US Congress Expresses Concern over Abuses Under Ma Ying-jeou
Tuesday December 23, by Jerome F. Keating Ph.D.
It is not only numerous International Human Rights Organizations, media watchdogs and other guardians of human rights and civil liberties that are shocked at the violations that have already taken place in Taiwan during the first seven months of the rule of President Ma Ying-jeou. Fourteen members of the US Congress took pains to write US President Bush advising him that he must keep a "close eye" on the machinations of the Ma government. These Congressmen are well worried that Ma's definition of "peace in our time" does not come at the expense of Taiwanese civil rights. Their letter follows.
December 22, 2008
The Honorable George W. Bush
President of the United States
The White House Washington, DC 20500
Dear Mr. President,
As long-term friends of the people of Taiwan and of the Taiwanese Americans in our districts, we want to express our concern about recent developments in Taiwan. The latest events appear to signal a disturbing erosion of civil liberties and human rights in Taiwan. Amnesty International and Freedom House have issued statements in response to these events.
During Chinese envoy Mr. Chen Yunlin's visit in early November, several news outlets reported that police seized Republic of China flags from anyone waving them along routes traveled by Mr. Chen, while his supporters were permitted to wave the red flag of the People's Republic of China. Other reports include a motorcyclist stopped by police because his scooter was decorated with Tibetan flags and people being detained by police for wearing T-shirts bearing
objectionable slogans like "Taiwan is my country." A music store was allegedly ordered to shut down its sound system because it was playing Taiwanese folk music. Numerous websites and online journals have also documented photo and video evidence of police mistreating those who expressed an opposing viewpoint during Chen Yunlin's visit.
Even more troubling, news reports have also indicated that more than a half-dozen members of the opposition Democratic Progressive Party (DPP)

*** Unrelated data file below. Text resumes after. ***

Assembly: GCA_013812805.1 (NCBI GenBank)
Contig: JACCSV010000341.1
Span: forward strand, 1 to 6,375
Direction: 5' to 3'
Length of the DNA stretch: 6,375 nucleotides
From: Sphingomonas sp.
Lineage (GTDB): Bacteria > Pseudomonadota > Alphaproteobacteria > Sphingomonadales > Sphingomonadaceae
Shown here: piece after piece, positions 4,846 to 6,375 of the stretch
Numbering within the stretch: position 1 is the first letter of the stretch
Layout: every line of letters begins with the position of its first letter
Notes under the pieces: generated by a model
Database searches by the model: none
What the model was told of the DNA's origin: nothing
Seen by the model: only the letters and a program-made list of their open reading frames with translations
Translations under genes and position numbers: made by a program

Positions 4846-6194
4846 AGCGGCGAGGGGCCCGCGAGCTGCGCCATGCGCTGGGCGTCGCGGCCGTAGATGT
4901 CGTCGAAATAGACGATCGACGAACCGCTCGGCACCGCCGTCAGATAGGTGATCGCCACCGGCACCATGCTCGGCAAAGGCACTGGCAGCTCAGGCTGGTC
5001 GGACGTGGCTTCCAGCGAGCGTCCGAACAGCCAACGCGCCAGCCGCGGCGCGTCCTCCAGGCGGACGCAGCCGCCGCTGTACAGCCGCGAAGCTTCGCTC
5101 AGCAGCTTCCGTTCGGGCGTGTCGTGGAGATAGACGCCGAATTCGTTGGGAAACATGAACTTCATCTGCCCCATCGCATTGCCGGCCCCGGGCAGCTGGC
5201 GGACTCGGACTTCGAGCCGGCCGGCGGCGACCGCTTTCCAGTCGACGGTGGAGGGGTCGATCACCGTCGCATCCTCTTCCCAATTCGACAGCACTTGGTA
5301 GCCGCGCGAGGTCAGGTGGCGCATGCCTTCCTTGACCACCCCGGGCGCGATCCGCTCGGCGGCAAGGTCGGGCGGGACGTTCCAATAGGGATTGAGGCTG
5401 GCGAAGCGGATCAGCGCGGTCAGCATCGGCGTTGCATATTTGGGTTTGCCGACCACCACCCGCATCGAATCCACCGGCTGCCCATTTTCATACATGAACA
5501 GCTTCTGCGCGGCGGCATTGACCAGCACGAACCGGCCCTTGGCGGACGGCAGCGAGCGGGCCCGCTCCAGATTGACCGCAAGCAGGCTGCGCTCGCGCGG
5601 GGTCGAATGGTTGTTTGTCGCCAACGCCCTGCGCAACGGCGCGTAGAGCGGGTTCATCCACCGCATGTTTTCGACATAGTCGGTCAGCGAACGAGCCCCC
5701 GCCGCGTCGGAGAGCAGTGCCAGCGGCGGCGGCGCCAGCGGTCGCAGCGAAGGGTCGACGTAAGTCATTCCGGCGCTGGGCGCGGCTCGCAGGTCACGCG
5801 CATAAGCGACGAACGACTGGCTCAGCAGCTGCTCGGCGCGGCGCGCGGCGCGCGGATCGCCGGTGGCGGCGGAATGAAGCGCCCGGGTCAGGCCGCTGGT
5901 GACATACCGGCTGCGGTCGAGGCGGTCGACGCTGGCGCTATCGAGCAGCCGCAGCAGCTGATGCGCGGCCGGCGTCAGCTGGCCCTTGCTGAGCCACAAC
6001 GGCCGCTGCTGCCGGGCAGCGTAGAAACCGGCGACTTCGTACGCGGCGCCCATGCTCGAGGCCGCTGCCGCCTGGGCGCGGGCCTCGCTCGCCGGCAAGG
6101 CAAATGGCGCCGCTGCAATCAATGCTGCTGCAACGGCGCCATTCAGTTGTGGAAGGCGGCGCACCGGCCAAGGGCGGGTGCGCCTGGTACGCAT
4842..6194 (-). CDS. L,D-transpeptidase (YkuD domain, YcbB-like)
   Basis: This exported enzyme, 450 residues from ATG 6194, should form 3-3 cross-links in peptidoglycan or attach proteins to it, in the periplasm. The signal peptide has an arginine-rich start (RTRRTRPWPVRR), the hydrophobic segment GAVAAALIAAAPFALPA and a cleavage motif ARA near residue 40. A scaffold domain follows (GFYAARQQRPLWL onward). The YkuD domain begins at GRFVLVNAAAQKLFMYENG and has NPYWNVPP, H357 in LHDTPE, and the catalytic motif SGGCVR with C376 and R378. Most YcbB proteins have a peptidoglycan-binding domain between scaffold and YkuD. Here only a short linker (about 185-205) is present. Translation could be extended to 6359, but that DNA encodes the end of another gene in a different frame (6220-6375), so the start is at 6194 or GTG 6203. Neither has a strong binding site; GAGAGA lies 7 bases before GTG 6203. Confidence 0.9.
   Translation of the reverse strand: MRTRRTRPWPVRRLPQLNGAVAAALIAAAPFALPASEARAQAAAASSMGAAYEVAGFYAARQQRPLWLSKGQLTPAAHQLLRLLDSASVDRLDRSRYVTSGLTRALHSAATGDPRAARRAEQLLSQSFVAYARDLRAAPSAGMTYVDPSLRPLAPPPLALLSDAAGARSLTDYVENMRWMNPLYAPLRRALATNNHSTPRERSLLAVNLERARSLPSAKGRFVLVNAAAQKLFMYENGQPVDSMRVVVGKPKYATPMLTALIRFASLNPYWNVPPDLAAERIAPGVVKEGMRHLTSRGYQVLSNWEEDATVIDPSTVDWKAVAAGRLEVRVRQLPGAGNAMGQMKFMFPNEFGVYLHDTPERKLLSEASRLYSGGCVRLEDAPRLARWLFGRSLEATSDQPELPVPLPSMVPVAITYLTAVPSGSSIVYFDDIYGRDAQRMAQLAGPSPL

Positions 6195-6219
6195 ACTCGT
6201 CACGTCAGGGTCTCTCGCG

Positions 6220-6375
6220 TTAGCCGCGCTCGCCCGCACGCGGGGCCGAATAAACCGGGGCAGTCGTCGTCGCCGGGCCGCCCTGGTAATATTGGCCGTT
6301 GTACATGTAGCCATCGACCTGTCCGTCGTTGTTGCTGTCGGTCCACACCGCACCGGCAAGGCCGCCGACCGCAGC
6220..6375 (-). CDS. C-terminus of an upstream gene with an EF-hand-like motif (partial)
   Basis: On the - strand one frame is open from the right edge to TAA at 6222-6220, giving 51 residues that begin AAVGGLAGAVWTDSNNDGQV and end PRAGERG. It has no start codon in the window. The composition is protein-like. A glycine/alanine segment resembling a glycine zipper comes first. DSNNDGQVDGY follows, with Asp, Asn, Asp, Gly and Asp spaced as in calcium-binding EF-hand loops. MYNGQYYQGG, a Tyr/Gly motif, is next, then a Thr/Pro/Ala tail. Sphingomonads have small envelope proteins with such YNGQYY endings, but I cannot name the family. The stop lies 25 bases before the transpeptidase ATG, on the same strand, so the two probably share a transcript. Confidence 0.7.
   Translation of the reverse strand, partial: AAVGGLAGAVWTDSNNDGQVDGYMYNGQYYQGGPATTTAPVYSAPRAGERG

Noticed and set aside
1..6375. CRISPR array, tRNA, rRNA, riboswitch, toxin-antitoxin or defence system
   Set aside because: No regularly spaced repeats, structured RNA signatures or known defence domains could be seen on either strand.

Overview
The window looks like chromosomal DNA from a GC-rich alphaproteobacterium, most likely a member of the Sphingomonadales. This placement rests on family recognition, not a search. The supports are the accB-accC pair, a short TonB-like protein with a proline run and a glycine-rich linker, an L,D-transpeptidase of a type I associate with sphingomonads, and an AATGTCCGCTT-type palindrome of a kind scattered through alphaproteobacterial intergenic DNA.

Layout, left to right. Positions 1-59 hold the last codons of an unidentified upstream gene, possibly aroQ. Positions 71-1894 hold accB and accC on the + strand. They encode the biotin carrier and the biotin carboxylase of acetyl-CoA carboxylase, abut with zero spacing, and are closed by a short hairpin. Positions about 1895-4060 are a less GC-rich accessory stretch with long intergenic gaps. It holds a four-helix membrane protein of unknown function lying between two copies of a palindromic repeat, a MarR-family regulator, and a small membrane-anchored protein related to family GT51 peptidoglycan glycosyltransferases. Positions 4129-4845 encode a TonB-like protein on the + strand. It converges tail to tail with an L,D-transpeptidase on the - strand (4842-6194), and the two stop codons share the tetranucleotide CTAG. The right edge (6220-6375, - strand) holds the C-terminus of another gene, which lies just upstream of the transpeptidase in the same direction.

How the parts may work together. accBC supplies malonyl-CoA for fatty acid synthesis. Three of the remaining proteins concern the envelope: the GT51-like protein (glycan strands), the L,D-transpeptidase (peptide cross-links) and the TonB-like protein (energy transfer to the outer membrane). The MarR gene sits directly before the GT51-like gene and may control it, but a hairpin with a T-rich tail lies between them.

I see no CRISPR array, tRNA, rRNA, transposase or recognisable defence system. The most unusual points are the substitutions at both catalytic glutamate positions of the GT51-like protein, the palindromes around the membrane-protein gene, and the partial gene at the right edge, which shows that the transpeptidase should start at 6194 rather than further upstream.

have been interrogated, arrested and detained by police.
For example, former President Chen Shui-Bian was handcuffed, arrested,
and jailed despite the fact that he has not been even been formally charged or indicted. Many believe the allegations against the formerPresident and against other officials of his party are politically motivated.
We believe that a cordial cross-Strait relationship is conducive to the security and stability in the region. However, the advancement of that relationship should not come at the expense of the civil liberties and human rights of the Taiwanese people.
Section 2(c) of the Taiwan Relations Act reminds us that "The preservation and enhancement of the human rights of all the people on Taiwan are hereby reaffirmed as objectives of the United States." With this in mind, we hope that you will keep a close eye on these developments and urge the Ma Yin-jeou government to respect the basic freedoms and civil rights that Taiwan's people have fought so diligently to achieve over the last half century.
Scott Garrett, Robert Andrews, Michelle Bachman,
John Culberson, John Duncan, Trent Franks,
Rush Holt, Kenny Marchant, Thaddeus McCotter,
Dennis Moore, Sue Myrick, Peter Roskam,
John Sullivan, and Dana Rohrabacher